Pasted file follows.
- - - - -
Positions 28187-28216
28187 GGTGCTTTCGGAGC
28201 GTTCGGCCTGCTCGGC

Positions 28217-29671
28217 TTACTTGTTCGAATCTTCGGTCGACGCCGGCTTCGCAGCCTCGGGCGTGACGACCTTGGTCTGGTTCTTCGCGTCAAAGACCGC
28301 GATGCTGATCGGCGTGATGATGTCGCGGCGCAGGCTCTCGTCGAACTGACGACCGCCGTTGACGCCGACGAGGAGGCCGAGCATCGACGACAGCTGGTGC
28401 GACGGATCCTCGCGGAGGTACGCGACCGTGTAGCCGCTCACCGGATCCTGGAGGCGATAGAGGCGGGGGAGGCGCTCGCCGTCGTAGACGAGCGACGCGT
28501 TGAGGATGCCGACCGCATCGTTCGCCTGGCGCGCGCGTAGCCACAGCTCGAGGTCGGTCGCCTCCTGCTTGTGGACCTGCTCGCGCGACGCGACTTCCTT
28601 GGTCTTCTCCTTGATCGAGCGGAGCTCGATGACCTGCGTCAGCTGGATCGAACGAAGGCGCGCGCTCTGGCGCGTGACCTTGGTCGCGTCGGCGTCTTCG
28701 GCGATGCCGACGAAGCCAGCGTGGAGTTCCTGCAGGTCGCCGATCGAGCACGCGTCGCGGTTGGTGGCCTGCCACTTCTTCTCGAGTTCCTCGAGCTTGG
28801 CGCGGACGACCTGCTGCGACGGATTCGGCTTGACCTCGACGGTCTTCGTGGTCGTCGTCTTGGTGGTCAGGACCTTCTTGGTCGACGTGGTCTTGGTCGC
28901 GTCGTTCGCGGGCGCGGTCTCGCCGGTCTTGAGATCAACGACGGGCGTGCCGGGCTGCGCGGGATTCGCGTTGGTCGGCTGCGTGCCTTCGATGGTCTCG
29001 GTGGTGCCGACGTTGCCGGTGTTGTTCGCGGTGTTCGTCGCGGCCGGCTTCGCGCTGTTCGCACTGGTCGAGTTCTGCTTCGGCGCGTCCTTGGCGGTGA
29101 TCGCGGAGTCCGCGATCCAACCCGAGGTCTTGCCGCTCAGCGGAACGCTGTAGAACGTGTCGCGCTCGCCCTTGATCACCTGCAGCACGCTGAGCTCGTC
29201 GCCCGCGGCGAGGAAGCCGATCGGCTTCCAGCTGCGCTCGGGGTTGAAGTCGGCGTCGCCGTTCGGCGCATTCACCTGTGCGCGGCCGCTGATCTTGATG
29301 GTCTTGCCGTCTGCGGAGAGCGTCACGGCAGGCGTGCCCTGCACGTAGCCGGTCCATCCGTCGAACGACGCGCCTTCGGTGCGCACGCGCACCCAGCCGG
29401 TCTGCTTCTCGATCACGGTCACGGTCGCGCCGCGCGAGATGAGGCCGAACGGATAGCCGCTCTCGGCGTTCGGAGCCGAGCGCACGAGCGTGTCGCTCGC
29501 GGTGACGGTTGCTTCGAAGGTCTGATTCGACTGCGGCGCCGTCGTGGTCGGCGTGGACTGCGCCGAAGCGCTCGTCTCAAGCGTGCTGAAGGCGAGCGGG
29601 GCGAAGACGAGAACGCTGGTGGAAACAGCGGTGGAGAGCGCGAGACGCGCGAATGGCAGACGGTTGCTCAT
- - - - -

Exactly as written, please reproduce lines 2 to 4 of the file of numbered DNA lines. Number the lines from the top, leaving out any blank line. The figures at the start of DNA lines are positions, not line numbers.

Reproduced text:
28187 GGTGCTTTCGGAGC
28201 GTTCGGCCTGCTCGGC

Positions 28217-29671